24 November 2020 The Irish Film & Television Network
     
Q&A With ‘Kings’ Editor Dermot Diskin
20 Sep 2007 :
Dermot Diskin
Dermot Diskin has been working in film editing since 1989, starting as an assistant on films such as ‘The Commitments’ and ‘In the Name of the Father’. He cut his first feature ‘Sweety Barrett’ in 1997 and since then has cut many features and TV dramas including ‘Man About Dog’, ‘The Mighty Celt’, ‘Prosperity’ and the soon to be released ‘Shrooms’ and ‘Kings’. He has received three IFTA nominations for Best Editing, winning the IFTA award for ‘Dead Bodies’ in 2003.

1. What television programmes/ films did you enjoy growing up and did they motivate you to work in editing?
As a young adult I became very interested in foreign and independent cinema and this love of film drew me to becoming involved in filmmaking. I don’t think I really knew what editing was about until I got involved in practical filmmaking.

2. What was your first job in the industry, how did that lead to your current position?
My very first job was as an assistant on a documentary about the Irish soccer team qualifying for Italia ’90! Soon after that I got to work on ‘The Commitments’ as assistant to editor Gerry Hambling (Angela’s Ashes, In the Name of the Father), one of the best in the world, and I learnt a huge amount there about how a big budget film cutting room works.

3. Did training/education play a role in your break into editing?
I never did any formal course in film. I did a short film foundation course in Filmbase and moved through freebie shorts into working as a trainee in cutting rooms and worked my way up from there.

4. What do you enjoy most about your current role?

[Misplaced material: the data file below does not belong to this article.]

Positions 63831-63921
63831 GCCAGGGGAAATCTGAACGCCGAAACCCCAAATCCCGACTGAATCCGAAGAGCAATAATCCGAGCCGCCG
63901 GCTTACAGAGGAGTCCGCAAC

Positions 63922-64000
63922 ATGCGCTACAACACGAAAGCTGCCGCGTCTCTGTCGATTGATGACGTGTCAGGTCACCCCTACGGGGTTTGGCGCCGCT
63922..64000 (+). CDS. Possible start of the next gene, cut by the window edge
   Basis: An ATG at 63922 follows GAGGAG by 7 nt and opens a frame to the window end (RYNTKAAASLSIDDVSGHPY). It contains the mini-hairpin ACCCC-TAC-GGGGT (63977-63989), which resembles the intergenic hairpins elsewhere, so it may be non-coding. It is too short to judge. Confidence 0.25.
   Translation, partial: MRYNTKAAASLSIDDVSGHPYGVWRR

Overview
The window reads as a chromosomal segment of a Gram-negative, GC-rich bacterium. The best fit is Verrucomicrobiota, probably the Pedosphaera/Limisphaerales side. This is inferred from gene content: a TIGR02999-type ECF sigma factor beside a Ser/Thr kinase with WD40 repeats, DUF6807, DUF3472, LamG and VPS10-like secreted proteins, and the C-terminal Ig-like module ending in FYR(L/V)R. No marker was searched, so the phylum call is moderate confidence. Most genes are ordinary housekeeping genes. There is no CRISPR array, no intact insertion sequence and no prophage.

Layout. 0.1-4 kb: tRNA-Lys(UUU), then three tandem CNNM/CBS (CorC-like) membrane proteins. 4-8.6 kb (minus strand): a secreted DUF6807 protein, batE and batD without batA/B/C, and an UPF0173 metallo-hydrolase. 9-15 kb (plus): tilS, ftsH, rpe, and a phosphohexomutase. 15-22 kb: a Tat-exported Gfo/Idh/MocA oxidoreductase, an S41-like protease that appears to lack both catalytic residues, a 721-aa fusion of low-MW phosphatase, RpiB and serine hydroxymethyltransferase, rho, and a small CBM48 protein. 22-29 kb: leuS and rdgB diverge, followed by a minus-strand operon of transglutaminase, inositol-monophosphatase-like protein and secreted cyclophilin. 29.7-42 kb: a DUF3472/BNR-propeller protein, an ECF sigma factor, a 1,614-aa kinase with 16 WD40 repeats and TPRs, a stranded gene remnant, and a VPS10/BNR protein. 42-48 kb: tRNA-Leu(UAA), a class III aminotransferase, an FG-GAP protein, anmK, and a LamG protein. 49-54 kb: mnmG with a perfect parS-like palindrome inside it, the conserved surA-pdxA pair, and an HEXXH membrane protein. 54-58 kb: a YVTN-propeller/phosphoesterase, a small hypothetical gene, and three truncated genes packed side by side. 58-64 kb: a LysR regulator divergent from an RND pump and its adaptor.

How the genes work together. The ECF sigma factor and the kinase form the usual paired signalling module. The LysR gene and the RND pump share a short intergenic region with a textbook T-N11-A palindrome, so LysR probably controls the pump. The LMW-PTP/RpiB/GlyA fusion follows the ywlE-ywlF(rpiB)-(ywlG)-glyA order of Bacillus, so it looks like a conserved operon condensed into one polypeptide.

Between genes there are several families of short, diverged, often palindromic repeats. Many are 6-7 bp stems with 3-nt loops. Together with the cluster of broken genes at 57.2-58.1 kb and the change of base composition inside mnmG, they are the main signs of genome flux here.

I love working on interesting projects which are well written or conceived. I also love working with directors and finding a level of collaboration which produces good work. I feel very lucky to have such an interesting job.

5. Can you describe your typical working day?
The hours can vary greatly, anything from eight or nine hours up to 16 or even more depending on the workload or deadline pressure. Broadly, the work involves viewing and then rough cutting the previous day’s rushes (which have been prepared and organised by the assistant) and possibly viewing that rough cut later with the director. Or, at the later stages of post, changing and reworking the cut, sometimes endlessly, often with the director, and screening and re-screening until we get it right.

6. Does your role require you to work quickly and to tight deadlines?
Yes, quite often. I like to pace a job so that there isn’t an insane rush to the end, in which mistakes can happen. However, while saying that, I know that deadlines often draw out the best in people’s productivity and creativity.

7. What advice would you give to anyone wishing to become an editor?
Try to get to work in a cutting room as an assistant and see if you like the world, because it’s not for everyone. If you do find you have a passion for it the rest will come easily enough.

8. What qualities, aside from formal training, do you feel are important in a successful editor?
Patience, diplomacy, and a dogged determination to find solutions to a problem.

9. What editor’s work do you most admire?
To name a few: Gerry Hambling (who cut all Alan Parker’s films and two for Jim Sheridan), Stephen Mirrione (21 Grams, Ocean’s 13), Jill Bilcock (Romeo and Juliet), Ann Coates (Out of Sight, Erin Brockovich) and lots more.

10. Do you see a healthy future for editors working in the Irish film and television industry?
The amount of TV drama being produced here at the moment is very healthy. Hopefully, features too will continue to be financed and produced. I think current technology makes good quality low or no budget films possible, which are good for new editors to cut their teeth on.





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